Officials for Ann Arbor, Mich.-based Domino’s Pizza said the chain is leading the pizza category in same-store sales growth so far this year — due not to splashy new-product news but rather to steady messaging around value and its Handmade Pan Pizza, which launched last fall.
The company’s 6.7-percent increase in domestic same-store sales powered double-digit gains in revenue and net income in the June 16-ended second quarter. Domino’s consistent promotion of the new pan pizza and of deals around the $5.99 price point that have anchored its value proposition over the past few years is a sharp contrast to its largest competitor, Pizza Hut, whose leaders recently said they would shift advertising back toward steady value promotion.
Aside from helping to produce robust traffic during the second quarter, continuity allows Domino’s corporate chefs to take their time developing and refining menu items that produce meaningful results and not rush products to market, chief executive Patrick Doyle said during the 10,440-unit chain’s earnings call.
“We’ve developed a bigger brand message around transparency and consumer engagement that we believe is carrying us to a different place,” Doyle said. “We believe this is part of why we don’t need constant new-pizza news or limited-time products to drive our business.”
Slicing up the competition
Domino’s second-quarter increase in same-store sales of 6.7 percent accelerated slightly from its 6.2-percent gain in the first quarter, when its Domino’s Dollars offer of a $5 online coupon gave way to another deal extending the chain’s $5.99 promotional price point to non-pizza items like sandwiches and chicken wings.
The chain has led its two main competitors in same-sales growth for the first half of the year.
So far in 2013, after finishing fiscal 2012 with a full-year same-store sales increase of 3 percent, Pizza Hut has reported comparable-sales decreases of 1 percent and 2 percent in the first and second quarters, respectively. The brand’s slow start could not be blamed on a lack of new-product introductions — Pizza Hut rolled out Big Pizza Sliders during February’s Super Bowl telecast and Firebaked-Style Flatbreads in mid-June, with a Crazy Cheesy Crust pizza limited-time offer and a $5.55 anniversary special offer in between.
During the second-quarter earnings call for Louisville, Ky.-based Yum! Brands Inc., Pizza Hut’s parent company, president Rick Carucci, admitted that Pizza Hut’s sales were “weak” and blamed inconsistent value messaging.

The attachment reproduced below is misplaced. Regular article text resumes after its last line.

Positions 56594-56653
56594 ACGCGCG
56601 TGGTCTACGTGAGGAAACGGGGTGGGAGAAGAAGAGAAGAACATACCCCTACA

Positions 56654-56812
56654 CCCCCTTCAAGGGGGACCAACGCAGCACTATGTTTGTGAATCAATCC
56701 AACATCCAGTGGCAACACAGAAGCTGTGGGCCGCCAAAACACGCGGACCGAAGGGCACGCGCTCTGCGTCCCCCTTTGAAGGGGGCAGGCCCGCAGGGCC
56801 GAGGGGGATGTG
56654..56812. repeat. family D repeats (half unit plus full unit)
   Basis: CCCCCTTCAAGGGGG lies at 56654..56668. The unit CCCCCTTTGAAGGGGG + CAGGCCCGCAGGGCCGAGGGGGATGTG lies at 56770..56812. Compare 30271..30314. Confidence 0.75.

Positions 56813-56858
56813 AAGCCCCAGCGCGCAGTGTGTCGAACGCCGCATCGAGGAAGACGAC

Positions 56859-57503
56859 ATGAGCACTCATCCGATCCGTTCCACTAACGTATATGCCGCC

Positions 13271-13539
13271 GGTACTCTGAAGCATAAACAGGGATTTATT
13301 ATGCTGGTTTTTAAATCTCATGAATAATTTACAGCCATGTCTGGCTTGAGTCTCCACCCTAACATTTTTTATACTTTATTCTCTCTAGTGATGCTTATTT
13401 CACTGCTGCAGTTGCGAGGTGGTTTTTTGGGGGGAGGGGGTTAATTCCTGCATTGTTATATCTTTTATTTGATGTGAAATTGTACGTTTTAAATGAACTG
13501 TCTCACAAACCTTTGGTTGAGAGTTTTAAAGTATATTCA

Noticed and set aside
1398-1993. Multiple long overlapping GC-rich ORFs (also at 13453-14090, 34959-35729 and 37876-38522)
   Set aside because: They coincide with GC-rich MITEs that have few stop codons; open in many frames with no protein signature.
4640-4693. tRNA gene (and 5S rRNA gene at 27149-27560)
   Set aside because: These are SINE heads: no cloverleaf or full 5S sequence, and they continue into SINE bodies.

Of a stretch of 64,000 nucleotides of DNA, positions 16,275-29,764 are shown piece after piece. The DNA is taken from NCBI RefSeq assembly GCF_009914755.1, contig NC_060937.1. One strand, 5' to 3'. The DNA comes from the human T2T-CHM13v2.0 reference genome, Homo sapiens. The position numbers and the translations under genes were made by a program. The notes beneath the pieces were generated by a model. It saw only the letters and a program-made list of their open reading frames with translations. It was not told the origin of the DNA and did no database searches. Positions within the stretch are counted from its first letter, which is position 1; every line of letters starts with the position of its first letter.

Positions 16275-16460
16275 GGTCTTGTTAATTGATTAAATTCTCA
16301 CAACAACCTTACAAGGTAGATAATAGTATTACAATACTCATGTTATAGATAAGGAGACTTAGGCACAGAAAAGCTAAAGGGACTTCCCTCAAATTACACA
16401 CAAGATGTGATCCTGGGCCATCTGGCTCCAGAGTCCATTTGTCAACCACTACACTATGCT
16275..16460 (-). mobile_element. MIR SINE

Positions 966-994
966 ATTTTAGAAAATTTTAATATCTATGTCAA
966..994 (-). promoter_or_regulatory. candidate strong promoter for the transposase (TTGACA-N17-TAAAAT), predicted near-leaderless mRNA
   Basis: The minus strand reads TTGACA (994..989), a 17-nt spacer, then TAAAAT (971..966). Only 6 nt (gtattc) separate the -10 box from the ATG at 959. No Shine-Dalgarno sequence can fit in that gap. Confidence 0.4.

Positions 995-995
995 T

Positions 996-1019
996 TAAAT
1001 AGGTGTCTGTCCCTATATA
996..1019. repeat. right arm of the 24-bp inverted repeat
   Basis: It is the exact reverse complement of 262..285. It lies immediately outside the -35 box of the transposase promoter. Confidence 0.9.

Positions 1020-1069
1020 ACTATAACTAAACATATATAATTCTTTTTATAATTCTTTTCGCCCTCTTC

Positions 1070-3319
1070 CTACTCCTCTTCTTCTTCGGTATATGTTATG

“In this environment, you win by delivering a consistent and compelling value message, and our competitors have simply done a better job in this area so far this year,” Carucci said. “We’ll have a more consistent value message going forward, and we continue to introduce new innovative products going forward, such as our flatbread pizza. We expect to deliver better sales growth at Pizza Hut for the balance of this year.”
Papa John’s Pizza is not scheduled to report second-quarter earnings until early August, but its first-quarter same-store sales gain of 1.6 percent was its smallest increase of the past four quarters.
Doyle acknowledged that Pizza Hut has been slightly negative for the year and that Papa John’s Pizza second-quarter results were unknown. However, he speculated that Domino’s market-share gains in the pizza segment this year likely would continue to come from small and regional players, which cannot keep pace with technology investments made by the national chains.
“There are some pretty special things that are going on with our brand and business right now that are causing us to grow a little faster even than our national peers,” Doyle said. “But overall, I think the basics of the thesis are intact, which is larger players are going to continue to take some share from the smaller players.”
Brand to build upon advantages
The major advantage Domino’s has over independent pizzerias and regional chains is its suite of online- and digital-ordering platforms, Doyle said, including a new app for Windows 8-enabled phones. Digital ordering accounts for nearly 40 percent of all transactions for Domino’s and has grown about 5 percent per year for many years, he added.
“I don’t see any reason why we’re not going to be able to get this number north of 50 percent over time,” he said. “And clearly, from our perspective, based on all the reasons … around ticket and order profitability and customer satisfaction, the faster we can push that, the better.”
Yet in second-quarter TV advertising, Domino’s took the opposite tack and emphasized the slow speed at which the Handmade Pan Pizza is made. The ad was a return to national TV for the new pan pizza, which was promoted heavily in the fourth quarter of 2012 with an introductory price point of $7.99 for a medium.
Domino’s de-emphasized the price in ads and came up with a new way to talk about the same premium-pizza product, Doyle said. The same thinking was in play during the first quarter, when the $5.99 price point of the past three years was reapplied to menu items beyond pizza.
“What we’ve been finding very effective is talking about the things that are differentiating the brands on an ongoing basis in the minds of the consumer,” Doyle said. The chain will continue to launch new products, he added, “but what we think is important is that we’re driving these results with bigger individual launches that are meaningfully changing consumers’ views about the quality of Domino’s Pizza, as opposed to simply creating new [products] for news’ sake."
Domino’s operates or franchises 4,932 restaurants in the United States and franchises 5,508 stores in more than 70 international markets. The company opened nine net new restaurants in the second quarter.